I think I've tried to convey the true spirit of Madhab to you to the best of my ability. I can only hope and urge that you will consider it sincerely.
I just wonder if you have read the article on "understanding the four madhabs"? From your reply I gather probably you have not. In that case, I urge you to read again. It will make any future dialogue much more productive as we will have some common understandings.
I do understand that you're trying to worship Allah subhana wa ta'ala ALONE without having any recourse to intermediaries. You should be applauded for that. But I put it to you- don't you think all those luminaries, the mountains of Islamic intelectual and spiritual legacy, the Aimmah (Imams/absolute mujtahids) I have mentioned in my last post had the same desire as you that they should worship Allah alone?? Perhaps, they didn't have as much Taqwa, wara'a, knowledge, wisdom, vision and sincerity as our blessed generation?
The mechanism of Madhab was in operation during the time of the blessed Sahabah (Allah be pleased with them) without it having a name. Just like the science of Tajweed wasn't known by its name during that blessed era. Are we to say that the Sahabah ikraam didn't know Tajweed? Of course, NOT! The same goes for the Arabic grammer. These sciences were formulated much later in a cohesive system (as we know them now). This is what Shaykh Abdal Hakim Murad has expounded:
"Given the depth of scholarship needed to understand the revealed texts accurately, and the extreme warnings we have been given against distorting the Revelation, it is obvious that ordinary Muslims are duty bound to follow expert opinion, rather than rely on their own reasoning and limited knowledge. This obvious duty was well-known to the early Muslims: the Caliph Umar (r.a.) followed certain rulings of Abu Bakr (r.a.), saying I would be ashamed before God to differ from the view of Abu Bakr. And Ibn Masud (r.a.), in turn, despite being a mujtahid in the fullest sense, used in certain issues to follow Umar (r.a.). According to al-Shabi: Six of the Companions of the Prophet (pbuh) used to give fatwas to the people: Ibn Masud, Umar ibn al-Khattab, Ali, Zayd ibn Thabit, Ubayy ibn Kab, and Abu Musa (al-Ashari). And out of these, three would abandon their own judgements in favour of the judgements of three others: Abdallah (ibn Masud) would abandon his own judgement for the judgement of Umar, Abu Musa would abandon his own judgement for the judgement of Ali, and Zayd would abandon his own judgement for the judgement of Ubayy ibn Kab."
The people of knowledge (ulama of the highest calibre) has been described in the Holy Qur'an -amongst others- as "ulul albab"(deeply rooted in knowledge), "most God fearing" and "umara'"(leaders). There are numerous verses in the Quran which outline the importance of following and obeying scholars and the rulers put over us. I'll just quote one verse here,- " O those who believe! obey Allah, obey the Messenger and 'ulil amr' from you". The scholars of Tafsir have described "ulil amr" as leaders and scholars(ulama/Imams).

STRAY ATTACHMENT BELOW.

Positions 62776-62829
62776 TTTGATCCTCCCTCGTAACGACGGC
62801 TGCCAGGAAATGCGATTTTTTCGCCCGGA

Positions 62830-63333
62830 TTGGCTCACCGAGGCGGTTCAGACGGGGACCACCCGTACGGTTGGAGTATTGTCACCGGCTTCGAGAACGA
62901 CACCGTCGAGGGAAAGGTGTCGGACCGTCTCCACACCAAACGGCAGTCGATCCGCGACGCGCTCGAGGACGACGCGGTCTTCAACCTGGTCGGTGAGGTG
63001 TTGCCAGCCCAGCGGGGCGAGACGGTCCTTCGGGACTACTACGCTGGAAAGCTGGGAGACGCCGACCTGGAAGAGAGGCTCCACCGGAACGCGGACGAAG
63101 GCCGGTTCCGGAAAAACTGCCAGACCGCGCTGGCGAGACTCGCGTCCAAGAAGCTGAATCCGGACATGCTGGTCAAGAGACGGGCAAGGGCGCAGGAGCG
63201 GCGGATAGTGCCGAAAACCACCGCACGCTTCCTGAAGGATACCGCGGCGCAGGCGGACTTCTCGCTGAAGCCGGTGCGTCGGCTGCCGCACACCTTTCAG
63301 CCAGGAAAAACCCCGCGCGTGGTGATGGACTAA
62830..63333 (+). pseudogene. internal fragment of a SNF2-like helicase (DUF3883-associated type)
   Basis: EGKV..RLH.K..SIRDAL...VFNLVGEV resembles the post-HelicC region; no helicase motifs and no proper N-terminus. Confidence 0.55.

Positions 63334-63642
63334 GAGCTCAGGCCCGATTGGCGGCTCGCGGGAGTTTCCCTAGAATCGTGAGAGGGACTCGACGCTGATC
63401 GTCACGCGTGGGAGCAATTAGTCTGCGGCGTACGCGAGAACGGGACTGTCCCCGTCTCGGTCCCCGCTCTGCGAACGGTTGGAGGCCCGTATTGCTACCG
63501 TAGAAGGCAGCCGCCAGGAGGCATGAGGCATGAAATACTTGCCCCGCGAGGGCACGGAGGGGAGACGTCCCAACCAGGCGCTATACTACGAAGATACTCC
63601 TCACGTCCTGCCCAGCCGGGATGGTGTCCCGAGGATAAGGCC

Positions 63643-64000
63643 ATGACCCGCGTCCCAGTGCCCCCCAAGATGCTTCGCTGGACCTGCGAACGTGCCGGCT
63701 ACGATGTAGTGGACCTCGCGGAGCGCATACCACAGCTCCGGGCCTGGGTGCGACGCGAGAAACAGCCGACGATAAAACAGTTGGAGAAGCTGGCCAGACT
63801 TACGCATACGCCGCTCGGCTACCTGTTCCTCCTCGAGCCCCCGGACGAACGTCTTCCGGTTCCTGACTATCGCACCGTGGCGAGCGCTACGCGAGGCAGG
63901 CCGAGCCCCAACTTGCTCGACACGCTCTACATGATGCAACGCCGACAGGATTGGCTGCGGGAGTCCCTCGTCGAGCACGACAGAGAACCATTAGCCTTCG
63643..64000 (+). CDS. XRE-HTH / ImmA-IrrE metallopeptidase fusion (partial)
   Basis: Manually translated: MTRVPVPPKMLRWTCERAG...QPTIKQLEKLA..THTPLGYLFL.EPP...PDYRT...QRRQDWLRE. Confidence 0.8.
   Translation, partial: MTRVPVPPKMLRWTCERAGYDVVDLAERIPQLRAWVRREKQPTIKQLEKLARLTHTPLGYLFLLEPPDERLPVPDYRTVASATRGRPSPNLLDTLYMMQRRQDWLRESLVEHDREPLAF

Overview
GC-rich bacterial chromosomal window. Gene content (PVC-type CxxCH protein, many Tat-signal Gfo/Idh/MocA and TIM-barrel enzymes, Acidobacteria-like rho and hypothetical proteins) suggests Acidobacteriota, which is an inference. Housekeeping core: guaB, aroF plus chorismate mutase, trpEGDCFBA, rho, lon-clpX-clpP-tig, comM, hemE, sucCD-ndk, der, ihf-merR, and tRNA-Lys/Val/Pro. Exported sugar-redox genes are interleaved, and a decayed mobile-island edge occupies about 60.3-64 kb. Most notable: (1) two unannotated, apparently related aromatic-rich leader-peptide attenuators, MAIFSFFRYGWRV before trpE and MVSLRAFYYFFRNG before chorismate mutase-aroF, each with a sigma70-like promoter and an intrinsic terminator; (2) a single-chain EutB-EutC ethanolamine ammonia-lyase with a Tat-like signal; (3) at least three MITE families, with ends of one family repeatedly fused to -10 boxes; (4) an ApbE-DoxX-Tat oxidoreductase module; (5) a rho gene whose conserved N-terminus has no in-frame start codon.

My dear brother in Islam, I'm not trying to convert you to my way of thinking, rather, desire the best for you! ...Madhab will not take us to Jannah but its an awesome tool for us to use in understanding and practising our Deen correctly. Which in turn may lead me and you to The Garden, insha-allah!
I'll wrap this up by quoting two paras from Shaykh Abdal Hakim Murad:
"We might compare the Quranic verses and the hadiths to the stars. With the naked eye, we are unable to see many of them clearly; so we need a telescope. If we are foolish, or proud, we may try to build one ourselves. If we are sensible and modest, however, we will be happy to use one built for us by Imam al-Shafi'i or Ibn Hanbal, and refined, polished and improved by generations of great astronomers. A madhhab is, after all, nothing more than a piece of precision equipment enabling us to see Islam with the maximum clarity possible. If we use our own devices, our amateurish attempts will inevitably distort our vision."
"The edifice has stood for centuries, withstanding the most bitter blows of its enemies. Only from within can it be weakened. No doubt, Islam has its intelligent foes among whom this fact is well-known. The spectacle of the disunity and fitnas which divided the early Muslims despite their superior piety, and the solidity and cohesiveness of Sunnism after the final codification of the Shariah in the four Schools of the great Imams, must have put ideas into many a malevolent head. This is not to suggest in any way that those who attack the great madhhabs are the conscious tools of Islams enemies. But it may go some way to explaining why they will continue to be well-publicised and well-funded, while the orthodox alternative is starved of resources. With every Muslim now a proud mujtahid, and with taqlid dismissed as a sin rather than a humble and necessary virtue, the divergent views which caused such pain in our early history will surely break surface again. Instead of four madhhabs in harmony, we will have a billion madhhabs in bitter and self-righteous conflict. No more brilliant scheme for the destruction of Islam could ever have been devised."
Wa Allahu A'lam!
Last edited by BanCricFan; October 2, 2007 at 07:20 PM.